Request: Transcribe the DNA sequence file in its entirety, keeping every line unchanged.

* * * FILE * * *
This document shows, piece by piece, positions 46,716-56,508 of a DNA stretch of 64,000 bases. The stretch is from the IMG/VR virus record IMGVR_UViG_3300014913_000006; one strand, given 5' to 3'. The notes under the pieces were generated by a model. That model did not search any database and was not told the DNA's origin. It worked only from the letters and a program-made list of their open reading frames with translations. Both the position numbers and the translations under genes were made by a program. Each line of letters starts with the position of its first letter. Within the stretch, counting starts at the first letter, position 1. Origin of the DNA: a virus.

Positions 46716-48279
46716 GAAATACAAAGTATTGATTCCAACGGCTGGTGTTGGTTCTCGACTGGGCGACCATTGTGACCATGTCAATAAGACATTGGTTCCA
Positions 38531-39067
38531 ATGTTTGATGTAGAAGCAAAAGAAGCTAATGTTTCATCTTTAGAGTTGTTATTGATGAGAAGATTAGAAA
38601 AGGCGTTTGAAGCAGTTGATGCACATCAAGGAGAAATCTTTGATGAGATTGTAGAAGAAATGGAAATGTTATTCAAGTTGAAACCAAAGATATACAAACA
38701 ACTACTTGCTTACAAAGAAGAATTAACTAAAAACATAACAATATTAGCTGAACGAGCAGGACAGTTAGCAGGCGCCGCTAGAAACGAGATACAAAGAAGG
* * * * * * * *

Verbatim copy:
This document shows, piece by piece, positions 46,716-56,508 of a DNA stretch of 64,000 bases. The stretch is from the IMG/VR virus record IMGVR_UViG_3300014913_000006; one strand, given 5' to 3'. The notes under the pieces were generated by a model. That model did not search any database and was not told the DNA's origin. It worked only from the letters and a program-made list of their open reading frames with translations. Both the position numbers and the translations under genes were made by a program. Each line of letters starts with the position of its first letter. Within the stretch, counting starts at the first letter, position 1. Origin of the DNA: a virus.

Positions 46716-48279
46716 GAAATACAAAGTATTGATTCCAACGGCTGGTGTTGGTTCTCGACTGGGCGACCATTGTGACCATGTCAATAAGACATTGGTTCCA
Positions 38531-39067
38531 ATGTTTGATGTAGAAGCAAAAGAAGCTAATGTTTCATCTTTAGAGTTGTTATTGATGAGAAGATTAGAAA
38601 AGGCGTTTGAAGCAGTTGATGCACATCAAGGAGAAATCTTTGATGAGATTGTAGAAGAAATGGAAATGTTATTCAAGTTGAAACCAAAGATATACAAACA
38701 ACTACTTGCTTACAAAGAAGAATTAACTAAAAACATAACAATATTAGCTGAACGAGCAGGACAGTTAGCAGGCGCCGCTAGAAACGAGATACAAAGAAGG